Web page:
Daiwei (David) Lu-Bacterial/Fungal Growth Page

This nutrient broth plate was exposed for 10 minutes to the atmosphere in my bedroom.
It is kept in relatively warm temperatures during the day until around 5:00 PM when the air conditioner is turned on and the temperature is maintained at around 75 degrees Fahrenheit.  The air conditioner is turned off at around 7:30 AM each day.

Bacterial/Fungal Growth

ImageJ Screen Captures


My nutrient broth plate was exposed for ten minutes to the atmosphere in my room.  It was then closed and left upon my desk with little to no exposure to natural sunlight.  For the first week, the bacteria grew quickly, establishing many colonies.  Growth of new colonies soon slowed down.  Additionally, the further growth of already existing colonies slowed down.  ImageJ was used to obtain accurate counts of the amount of bacterial colonies growing.  I hypothesize that because the nutrients and water content in the nutrient broth agar was being used up, the further growth of colonies was limited.  This is an example of logistical growth, with the bacterial growth slowing down as resources are used up and the carrying capacity being approached.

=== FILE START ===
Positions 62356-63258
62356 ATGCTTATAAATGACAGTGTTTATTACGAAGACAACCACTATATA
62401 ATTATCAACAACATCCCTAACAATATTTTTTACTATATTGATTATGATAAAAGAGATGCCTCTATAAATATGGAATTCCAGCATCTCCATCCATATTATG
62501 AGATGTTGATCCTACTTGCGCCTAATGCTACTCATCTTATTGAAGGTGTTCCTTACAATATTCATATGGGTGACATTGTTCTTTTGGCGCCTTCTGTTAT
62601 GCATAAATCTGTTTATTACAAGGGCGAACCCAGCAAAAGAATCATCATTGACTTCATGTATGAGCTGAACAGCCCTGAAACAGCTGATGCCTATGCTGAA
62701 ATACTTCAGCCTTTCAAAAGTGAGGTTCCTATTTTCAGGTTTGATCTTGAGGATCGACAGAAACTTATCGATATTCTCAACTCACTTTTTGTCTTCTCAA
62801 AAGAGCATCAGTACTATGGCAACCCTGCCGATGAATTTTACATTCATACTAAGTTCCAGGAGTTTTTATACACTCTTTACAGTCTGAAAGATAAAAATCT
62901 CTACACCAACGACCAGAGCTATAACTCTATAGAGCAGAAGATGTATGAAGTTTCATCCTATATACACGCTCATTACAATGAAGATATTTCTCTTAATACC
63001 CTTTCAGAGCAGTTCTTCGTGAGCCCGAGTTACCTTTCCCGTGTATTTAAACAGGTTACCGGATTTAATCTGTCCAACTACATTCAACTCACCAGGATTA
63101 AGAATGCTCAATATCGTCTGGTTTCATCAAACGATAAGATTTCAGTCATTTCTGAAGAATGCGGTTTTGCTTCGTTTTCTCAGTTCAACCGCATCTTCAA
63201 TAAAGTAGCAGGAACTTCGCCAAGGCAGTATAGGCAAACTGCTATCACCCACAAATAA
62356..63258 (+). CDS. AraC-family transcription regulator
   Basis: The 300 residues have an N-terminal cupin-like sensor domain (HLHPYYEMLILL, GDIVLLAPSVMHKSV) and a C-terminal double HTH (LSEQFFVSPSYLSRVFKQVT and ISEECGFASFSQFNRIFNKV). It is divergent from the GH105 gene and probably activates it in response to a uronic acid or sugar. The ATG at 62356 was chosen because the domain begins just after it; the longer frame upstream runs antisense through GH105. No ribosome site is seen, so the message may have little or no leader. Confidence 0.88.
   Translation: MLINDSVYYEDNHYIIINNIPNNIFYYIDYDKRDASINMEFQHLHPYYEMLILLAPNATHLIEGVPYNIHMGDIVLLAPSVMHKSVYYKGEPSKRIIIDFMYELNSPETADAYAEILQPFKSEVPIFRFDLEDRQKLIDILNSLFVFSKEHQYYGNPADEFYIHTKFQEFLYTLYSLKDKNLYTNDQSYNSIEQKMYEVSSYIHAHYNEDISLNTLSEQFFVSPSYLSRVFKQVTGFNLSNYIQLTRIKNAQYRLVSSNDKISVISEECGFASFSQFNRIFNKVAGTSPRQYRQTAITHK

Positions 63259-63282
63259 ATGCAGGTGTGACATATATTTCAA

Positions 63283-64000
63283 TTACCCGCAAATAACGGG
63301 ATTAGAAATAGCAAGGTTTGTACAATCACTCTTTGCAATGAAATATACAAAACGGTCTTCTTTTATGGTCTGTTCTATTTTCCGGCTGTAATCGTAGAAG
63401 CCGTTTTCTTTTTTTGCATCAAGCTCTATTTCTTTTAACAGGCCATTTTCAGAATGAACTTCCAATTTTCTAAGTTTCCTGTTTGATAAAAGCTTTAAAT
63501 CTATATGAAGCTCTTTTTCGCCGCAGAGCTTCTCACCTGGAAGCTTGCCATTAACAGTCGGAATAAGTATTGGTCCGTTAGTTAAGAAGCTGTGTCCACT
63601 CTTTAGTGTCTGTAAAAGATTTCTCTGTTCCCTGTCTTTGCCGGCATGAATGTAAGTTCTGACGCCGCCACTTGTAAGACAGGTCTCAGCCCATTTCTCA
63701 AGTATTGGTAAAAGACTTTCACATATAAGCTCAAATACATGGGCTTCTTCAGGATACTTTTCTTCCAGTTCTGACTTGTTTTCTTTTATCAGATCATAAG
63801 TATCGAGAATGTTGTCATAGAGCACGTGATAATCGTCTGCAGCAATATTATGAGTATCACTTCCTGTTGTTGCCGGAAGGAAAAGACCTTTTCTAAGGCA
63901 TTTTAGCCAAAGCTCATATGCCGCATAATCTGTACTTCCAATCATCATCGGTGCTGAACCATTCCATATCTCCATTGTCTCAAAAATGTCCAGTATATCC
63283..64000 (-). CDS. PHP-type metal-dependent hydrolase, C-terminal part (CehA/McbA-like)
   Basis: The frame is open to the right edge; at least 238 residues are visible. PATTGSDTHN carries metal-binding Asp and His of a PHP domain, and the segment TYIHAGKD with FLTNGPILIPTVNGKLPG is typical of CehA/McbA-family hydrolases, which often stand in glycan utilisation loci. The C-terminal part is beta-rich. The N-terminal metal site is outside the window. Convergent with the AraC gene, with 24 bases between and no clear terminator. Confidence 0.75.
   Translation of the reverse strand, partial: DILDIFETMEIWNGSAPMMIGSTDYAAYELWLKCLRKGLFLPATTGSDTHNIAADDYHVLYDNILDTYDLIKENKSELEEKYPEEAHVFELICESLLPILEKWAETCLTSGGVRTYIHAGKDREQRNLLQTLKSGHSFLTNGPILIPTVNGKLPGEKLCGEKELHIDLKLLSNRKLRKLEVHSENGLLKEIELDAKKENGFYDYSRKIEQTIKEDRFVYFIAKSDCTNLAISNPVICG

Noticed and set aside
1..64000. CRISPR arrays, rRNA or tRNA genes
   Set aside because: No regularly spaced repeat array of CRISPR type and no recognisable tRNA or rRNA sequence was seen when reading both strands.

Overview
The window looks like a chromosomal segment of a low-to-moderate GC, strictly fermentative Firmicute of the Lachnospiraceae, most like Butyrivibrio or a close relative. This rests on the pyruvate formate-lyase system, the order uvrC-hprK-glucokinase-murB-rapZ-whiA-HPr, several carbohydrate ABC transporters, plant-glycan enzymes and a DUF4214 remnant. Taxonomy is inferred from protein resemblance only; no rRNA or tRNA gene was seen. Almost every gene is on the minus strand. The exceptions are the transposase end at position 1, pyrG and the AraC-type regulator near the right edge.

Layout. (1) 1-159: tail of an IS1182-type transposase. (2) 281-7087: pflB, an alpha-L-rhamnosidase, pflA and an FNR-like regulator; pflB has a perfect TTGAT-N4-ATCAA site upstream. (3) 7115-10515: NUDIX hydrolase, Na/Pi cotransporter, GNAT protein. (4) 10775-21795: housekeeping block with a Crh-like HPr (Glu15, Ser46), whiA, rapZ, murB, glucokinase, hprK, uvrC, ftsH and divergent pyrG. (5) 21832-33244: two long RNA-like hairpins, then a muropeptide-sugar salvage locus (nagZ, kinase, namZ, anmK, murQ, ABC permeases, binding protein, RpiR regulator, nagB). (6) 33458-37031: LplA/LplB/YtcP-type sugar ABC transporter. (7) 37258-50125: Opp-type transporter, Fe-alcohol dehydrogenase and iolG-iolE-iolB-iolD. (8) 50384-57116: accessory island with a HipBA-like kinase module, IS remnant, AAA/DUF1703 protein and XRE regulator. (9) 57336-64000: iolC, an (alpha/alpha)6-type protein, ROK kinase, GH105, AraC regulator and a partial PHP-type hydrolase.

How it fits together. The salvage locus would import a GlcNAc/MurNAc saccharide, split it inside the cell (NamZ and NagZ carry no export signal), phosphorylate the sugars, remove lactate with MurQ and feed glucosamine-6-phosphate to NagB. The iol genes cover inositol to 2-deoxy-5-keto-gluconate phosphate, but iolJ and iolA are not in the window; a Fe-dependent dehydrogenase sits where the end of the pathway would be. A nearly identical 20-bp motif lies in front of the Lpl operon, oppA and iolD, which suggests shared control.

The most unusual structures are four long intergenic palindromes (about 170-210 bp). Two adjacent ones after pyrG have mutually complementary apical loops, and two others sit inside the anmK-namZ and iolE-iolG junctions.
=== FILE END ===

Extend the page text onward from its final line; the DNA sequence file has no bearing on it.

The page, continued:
None of the colonies grew to a very large size.  Additionally the colonies were randomly distributed on the plate, but did not cover the entire plate.  I hypothesize that this is due to the colonies drawing from not only the agar it is directly over, but surrounding it as well.  It must be noted that on Day 8, the plate was accidentally opened by my sister, possibly causing a disturbance in what would have been the normal logistic growth. 

As the plate was subjected to a constantly changing environment, it would be useful to set up a separate plate unexposed to the atmosphere as a control.  This excludes the growth of bacteria on an unexposed plate due to conditions such as less than optimal sterilizing conditions. 

What I've Learned

I have learned that, though miniscule in size, bacteria and fungi are still affected by carrying capacity and logistical growth patterns.  They cannot grow unrestrained and exponentially for very long before exhausting available resources.  If there was an increased amount of agar to grow, then the growth of the colonies would be much greater and could show additional events that occur as a part of logistic growth, such as colonies competing for space.